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The City

Published:  18 January, 2007

All companies aspire to a strong balance sheet. It is a sign of corporate health and a strong incentive for investors to buy the shares.

So when companies improve their borrowing position or reduce other potential liabilities to improve their finances, it is a reason for increasing confidence. It is also a reason for rivals to look over their shoulders, because the financial strength of a strong balance sheet makes mounting a takeover bid easier, especially if the predator is hoping to make a part payment with its own shares.

In most cases, however, reducing borrowing is simply prudent business. Take Wolverhampton & Dudley, the growing regional brewer and pub operator. It is increasing its own firepower by refinancing 1.05 billion of debt. It is following the growing industry practice of securitising some 70% of its pubs against future cash flow from them. This will raise between 530 million and 805 million. In addition, Wolves is putting in place a new bank facility of 250 million.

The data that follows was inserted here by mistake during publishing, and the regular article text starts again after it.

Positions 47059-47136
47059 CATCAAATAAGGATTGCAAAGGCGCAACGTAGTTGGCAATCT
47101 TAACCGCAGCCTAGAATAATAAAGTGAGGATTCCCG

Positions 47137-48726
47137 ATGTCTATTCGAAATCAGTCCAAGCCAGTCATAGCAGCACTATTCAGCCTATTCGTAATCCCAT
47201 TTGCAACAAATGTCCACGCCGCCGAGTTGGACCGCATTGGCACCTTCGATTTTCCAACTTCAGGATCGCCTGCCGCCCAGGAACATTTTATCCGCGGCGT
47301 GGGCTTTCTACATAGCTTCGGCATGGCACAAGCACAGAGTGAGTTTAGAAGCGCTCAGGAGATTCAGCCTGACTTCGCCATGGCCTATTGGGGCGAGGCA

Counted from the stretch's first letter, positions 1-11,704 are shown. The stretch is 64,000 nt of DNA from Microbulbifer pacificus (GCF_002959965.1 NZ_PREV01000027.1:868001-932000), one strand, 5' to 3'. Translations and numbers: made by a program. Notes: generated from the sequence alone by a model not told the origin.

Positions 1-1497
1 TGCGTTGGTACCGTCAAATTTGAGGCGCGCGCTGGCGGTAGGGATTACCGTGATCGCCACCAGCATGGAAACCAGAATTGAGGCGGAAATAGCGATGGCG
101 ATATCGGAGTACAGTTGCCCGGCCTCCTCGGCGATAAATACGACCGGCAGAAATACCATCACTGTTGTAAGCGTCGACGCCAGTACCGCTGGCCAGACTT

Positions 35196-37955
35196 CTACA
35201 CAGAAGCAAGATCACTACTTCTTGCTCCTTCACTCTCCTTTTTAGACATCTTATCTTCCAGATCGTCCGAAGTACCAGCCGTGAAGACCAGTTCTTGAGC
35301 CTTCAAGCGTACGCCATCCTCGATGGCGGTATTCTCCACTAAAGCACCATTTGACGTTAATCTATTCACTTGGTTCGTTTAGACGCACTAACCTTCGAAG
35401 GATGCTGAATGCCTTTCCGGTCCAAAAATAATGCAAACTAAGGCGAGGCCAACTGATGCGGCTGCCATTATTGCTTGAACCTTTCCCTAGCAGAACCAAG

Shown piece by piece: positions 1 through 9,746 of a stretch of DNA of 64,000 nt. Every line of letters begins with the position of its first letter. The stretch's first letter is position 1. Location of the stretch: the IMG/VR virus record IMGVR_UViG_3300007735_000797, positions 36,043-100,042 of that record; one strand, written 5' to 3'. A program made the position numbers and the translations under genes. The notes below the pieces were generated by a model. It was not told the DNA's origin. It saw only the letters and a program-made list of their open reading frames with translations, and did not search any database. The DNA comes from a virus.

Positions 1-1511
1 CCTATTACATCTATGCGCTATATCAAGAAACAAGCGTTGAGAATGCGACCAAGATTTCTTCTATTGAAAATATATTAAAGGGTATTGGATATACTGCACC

The facilities will not be put in place until interest rates are favourable - most commentators believe they are on the way down - but whenever they become available, Wolves will be financially stronger. Already this year it has taken over Jennings Brothers, the Cumbria-based brewer and pubs group, and although the group says it will pay down some loans and redeem some debenture stocks, reducing its annual interest bill in the process, it has made no secret that it remains acquisitive if the right opportunity arises.

The same can be said of Diageo. Its balance sheet has just become that bit much stronger because it has shed any potential liability for underwriting loans to Burger King when the fast food empire was sold in 2002. Burger King's refinancing of its debt means that Diageo will be repaid about 150 million, while it also loses the requirement to guarantee a further $850 million in credit. The likelihood of Burger King ever calling on that guarantee was minimal, but its removal strengthens Diageo's finances in the eyes of the credit markets.

Diageo already has an A' credit rating and is generating very strong cash flows, so in some senses an extra 150 million in its coffers is small change. But it will soon have to pay Pernod Ricard some 310 million for Montana and there is growing speculation that Paul Walsh would like to make further wine acquisitions should the right opportunities occur. A stronger balance sheet will make a move that bit easier to finance. At the same time, Diageo has pledged to generate extra shareholder value by continuing its share buyback programme.

Analysts will be looking for clues to Diageo's strategy when it announces its annual results at the beginning of September.